Sex feels different for everyone, but it can be a great source of pleasure. Depending on the person, satisfaction may be highly physical, or it might be emotional.
For most people, sex is a form of bonding and intimacy. It can also be a great source of pain relief.
It’s a Form of Bonding
Sex often feels suitable for men because it’s a way to bond with their partners deeper. It could also be a way for them to affirm their attractiveness and stamina, says Amanda Pasciucco, a certified sex therapist in New York City.
One reason that sex can feel good is that it boosts a hormone called oxytocin. This neurotransmitter is responsible for reducing stress, counteracting depression, and increasing trust.
When a couple has committed and expressed their love to each other before having sexual intimacy, the experience is perceived as a positive turning point in the relationship.
However, if couples haven’t been practicing safer sex, having barrier-free sex can increase their risk of contracting a sexually transmitted infection (STI). This is why STI testing should be done before fluid bonding. And it’s also important to remember that it’s not always necessary to exchange fluids to have great intimacy, as evidenced by the many long-term relationships that have been able to thrive without exchanging body fluids. There’s also virtual sex, where two or more people engage in sexual activity while exchanging explicit information over the phone, the internet, or even some interactive pornographic forms like teen cam girls.
It’s a Form of Exercise
Getting your daily dose of exercise is one of the best things you can do for your overall health. It can boost your mood, make you feel more confident and help keep weight gain at bay.
It can also increase your energy levels, improve sleep and reduce stress. It’s also good for your heart and lungs, so it will get your blood pumping more efficiently.
A regular fitness routine also keeps your insulin levels and your hormones balanced. That helps keep your sex drive in action and can prevent erectile dysfunction.
In addition, it can help reduce the risk of heart disease, osteoporosis and other ailments. And it can even reduce depression.
It can help your body produce the natural feel-good chemicals it needs to fight off stress, such as dopamine and oxytocin. This can also boost your confidence and make sex feel more rewarding.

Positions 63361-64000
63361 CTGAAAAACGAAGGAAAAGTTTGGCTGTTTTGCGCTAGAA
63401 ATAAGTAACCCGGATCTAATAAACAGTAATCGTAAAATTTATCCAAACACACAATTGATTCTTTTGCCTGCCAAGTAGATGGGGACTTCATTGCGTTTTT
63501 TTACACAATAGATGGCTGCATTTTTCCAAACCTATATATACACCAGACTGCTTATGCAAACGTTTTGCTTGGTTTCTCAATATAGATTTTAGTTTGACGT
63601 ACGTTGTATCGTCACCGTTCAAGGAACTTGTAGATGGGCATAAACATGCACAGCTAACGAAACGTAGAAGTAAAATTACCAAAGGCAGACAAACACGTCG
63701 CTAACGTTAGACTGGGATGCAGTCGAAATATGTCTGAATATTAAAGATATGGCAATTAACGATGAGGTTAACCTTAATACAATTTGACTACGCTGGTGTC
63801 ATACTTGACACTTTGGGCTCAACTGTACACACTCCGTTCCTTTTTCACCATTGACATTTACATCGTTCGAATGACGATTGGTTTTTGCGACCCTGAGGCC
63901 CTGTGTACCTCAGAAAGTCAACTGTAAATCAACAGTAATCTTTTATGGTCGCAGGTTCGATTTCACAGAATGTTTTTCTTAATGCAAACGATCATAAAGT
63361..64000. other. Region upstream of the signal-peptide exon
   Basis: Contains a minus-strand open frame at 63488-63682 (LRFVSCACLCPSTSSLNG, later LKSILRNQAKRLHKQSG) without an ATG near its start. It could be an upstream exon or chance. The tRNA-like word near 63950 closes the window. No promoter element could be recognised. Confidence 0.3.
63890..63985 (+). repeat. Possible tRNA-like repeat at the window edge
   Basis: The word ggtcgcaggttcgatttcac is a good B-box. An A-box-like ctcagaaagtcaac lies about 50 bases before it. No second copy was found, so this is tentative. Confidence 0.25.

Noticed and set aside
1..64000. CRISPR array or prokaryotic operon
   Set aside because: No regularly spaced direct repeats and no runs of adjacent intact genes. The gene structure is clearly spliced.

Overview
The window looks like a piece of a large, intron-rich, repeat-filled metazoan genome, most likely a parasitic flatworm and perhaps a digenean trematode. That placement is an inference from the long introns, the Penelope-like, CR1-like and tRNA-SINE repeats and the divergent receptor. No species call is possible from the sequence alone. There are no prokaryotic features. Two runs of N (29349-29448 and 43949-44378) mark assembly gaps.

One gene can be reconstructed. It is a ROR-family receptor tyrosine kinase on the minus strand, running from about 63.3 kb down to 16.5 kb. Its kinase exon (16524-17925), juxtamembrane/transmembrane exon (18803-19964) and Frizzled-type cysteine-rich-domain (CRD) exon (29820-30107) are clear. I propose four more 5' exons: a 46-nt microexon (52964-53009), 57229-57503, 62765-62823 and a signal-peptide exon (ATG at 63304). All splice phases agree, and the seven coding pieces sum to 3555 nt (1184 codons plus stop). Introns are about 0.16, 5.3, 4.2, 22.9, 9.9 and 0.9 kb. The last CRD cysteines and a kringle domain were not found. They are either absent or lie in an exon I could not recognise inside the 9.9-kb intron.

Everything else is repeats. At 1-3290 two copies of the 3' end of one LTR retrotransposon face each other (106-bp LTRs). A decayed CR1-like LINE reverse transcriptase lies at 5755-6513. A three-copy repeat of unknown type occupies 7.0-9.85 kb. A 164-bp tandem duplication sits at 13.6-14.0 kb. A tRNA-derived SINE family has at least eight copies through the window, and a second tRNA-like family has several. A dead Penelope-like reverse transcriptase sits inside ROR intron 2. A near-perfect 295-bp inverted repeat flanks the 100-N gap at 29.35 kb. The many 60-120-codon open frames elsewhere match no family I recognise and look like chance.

It’s a Form of Intimacy
Intimacy is a healthy feeling that enables relationships to flourish. It allows partners or friends to connect on a deeper level than superficial connections often do, says therapist, speaker, and author Dr. Lauren Cook.
She believes intimacy is vital to all relationships, but it can be especially beneficial for those with mental health issues. For example, people with an avoidant personality disorder or other socially related conditions might fear intimacy interfering with their ability to build strong relationships.
If this applies to you, don’t let it prevent you from developing a close relationship with someone. You can cultivate intimacy in several ways, including talking about your emotions and giving each other space to be vulnerable.
It’s a Form of Vulnerability
Vulnerability is a skill that allows you to open up and express your feelings to others. Taking the time to practice vulnerability with your partner can help you build trust, foster empathy, and strengthen your bond.
Men and women both benefit from being vulnerable. It helps you connect with others, work through your traumas, and develop a stronger sense of self.
Sex can be an excellent opportunity to share your emotions with another person. However, knowing when you should show more vulnerability and when more distance might be appropriate is essential.
In some cases, sharing your emotions with someone can be challenging, especially if you’ve been a victim of sexual abuse or used substances to numb your feelings. This is where therapy can be beneficial. Having the courage to let your guard down with a mental health professional can help you work through your emotions and get closer to others.